This is what historians wait for: the delicious little stories that take years to come out. Former White House executive pastry chef Roland Mesnier spent 25 years working for five administrations, and -- now departed from 1600 Pennsylvania Av. -- can finally share his insider tales about life in the presidential kitchen.
Mesnier spoke Friday at the annual Washington Winter Show, an antiques showcase, He affectionately dished for an hour about his old bosses, including Barbara Bush, who shouted a lot and insisted on dry, overcooked fish, and Bill Clinton, who in his pre-vegan days would polish off five or six pork chops without batting an eye.
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Rosalynn Carter, who hired the French chef in 1980, had a family recipe she insisted be added to White House buffets: a molded cheese ring.
"That thing was so nasty," Mesnier told the crowd. "It was a mixture of Muenster, cheddar, all the stickiest cheese you could find, mixed with onions, capers, and strawberry jam in the middle. ... It was a secret family recipe that no one tried to steal."
And believe it or not, he claimed, the Carters "did not care for peanuts at all."
Nancy Reagan's arrival in 1981 had the kitchen staff fearing for their jobs -- the incoming first lady, they'd heard, was "hell on wheels." Mesnier said he quickly realized it was "Nancy's way or the highway. And I like that, to be honest with you. ... Forget about compliments -- if she didn't complain, that was a compliment. But I loved her to death. She was a perfectionist."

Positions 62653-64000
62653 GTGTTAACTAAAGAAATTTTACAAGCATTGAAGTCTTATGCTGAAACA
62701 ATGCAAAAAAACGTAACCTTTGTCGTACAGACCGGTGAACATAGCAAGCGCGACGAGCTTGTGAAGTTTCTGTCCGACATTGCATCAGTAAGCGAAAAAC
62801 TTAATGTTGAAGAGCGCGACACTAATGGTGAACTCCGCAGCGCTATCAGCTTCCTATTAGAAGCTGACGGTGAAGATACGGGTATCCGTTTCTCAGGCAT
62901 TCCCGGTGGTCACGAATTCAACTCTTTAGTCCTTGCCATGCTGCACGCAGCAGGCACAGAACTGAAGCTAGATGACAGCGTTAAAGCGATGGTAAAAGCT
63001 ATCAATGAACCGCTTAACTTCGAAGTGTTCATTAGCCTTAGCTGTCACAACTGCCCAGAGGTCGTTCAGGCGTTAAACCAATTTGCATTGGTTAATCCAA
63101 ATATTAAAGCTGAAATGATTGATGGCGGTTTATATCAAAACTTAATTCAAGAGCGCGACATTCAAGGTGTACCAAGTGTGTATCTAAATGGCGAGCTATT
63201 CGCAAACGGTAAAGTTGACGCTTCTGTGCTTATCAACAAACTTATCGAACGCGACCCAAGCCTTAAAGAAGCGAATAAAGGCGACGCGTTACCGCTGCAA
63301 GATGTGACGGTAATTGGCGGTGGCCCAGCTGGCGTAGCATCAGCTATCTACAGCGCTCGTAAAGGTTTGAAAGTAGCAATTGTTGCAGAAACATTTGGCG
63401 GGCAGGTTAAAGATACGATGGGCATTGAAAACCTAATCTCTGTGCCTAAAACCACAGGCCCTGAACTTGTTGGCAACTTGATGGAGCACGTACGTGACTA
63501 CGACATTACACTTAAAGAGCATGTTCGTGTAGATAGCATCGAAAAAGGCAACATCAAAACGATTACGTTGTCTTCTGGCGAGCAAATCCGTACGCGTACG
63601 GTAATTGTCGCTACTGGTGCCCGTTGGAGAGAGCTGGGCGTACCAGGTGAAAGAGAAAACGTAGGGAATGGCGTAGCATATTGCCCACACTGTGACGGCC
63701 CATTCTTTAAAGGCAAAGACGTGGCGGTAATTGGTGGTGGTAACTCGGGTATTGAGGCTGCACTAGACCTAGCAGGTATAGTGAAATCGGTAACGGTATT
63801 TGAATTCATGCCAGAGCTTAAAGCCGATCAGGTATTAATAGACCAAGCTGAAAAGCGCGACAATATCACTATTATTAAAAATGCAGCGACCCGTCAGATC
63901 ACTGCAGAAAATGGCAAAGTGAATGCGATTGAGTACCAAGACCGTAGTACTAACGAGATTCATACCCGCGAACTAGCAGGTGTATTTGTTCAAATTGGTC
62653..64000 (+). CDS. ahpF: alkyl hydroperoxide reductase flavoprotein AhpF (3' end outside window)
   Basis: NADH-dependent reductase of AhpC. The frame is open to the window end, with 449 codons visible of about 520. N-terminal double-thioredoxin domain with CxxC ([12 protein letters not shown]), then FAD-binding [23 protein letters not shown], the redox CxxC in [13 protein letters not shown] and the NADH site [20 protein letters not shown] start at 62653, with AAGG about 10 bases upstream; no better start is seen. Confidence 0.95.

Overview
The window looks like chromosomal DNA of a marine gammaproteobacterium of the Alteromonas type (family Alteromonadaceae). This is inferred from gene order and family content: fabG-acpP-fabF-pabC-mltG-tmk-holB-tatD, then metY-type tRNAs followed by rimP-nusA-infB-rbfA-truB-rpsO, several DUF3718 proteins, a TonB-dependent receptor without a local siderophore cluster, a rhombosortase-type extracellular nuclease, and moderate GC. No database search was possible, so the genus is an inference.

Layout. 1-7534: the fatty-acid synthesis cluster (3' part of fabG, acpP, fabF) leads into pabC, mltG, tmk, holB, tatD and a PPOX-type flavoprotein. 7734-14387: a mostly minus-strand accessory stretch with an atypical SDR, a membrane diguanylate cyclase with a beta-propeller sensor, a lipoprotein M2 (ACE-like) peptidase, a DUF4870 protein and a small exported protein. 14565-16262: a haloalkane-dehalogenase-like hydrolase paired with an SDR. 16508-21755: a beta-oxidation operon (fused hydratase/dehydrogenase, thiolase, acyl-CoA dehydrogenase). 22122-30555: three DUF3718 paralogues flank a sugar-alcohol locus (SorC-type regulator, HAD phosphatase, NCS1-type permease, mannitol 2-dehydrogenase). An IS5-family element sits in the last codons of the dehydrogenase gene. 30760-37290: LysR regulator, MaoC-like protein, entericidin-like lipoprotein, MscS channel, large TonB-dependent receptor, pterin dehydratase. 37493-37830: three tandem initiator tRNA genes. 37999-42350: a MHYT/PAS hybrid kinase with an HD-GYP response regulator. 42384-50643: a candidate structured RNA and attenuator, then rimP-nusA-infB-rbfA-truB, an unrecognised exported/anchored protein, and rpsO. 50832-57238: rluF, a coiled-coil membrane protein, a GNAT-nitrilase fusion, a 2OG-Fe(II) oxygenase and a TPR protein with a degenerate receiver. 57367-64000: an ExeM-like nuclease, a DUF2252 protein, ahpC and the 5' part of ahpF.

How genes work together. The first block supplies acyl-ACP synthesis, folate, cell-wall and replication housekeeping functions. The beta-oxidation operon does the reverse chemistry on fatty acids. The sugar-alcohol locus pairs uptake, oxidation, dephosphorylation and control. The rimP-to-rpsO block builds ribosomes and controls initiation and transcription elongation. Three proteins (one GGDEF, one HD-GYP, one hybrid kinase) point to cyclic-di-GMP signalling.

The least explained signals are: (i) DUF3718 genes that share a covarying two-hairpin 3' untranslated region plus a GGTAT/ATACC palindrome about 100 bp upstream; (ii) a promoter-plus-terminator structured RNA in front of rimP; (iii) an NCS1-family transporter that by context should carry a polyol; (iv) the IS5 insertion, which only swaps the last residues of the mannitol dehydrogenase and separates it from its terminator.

For one September dinner in the Rose Garden, Nancy directed the staff to wire hundreds of fresh roses onto the bare bushes. She also gave Mesnier strict orders never to give her husband chocolate. But when she was out of town, Ronnie got his favorite meal: steak, mac-and-cheese and a big bowl of chocolate mousse. "That was a very happy man," Mesnier recalled.
All food gifts sent to the first family, even by close friends, are destroyed for security reasons. A couple of weeks after his historic trip to Washington, Mikhail Gorbachev sent a large package to the White House. Mesnier and the executive chef were the only ones on duty when the head usher walked the box into the kitchen and ordered it dumped. The cooks opened the box to find two massive tins of Russian caviar.
"I looked at the other chef and said: 'I don't know about you, buddy, but I'm willing to die for what's inside. So I'm taking one home, and you can have the other one,'" Mesnier recalled.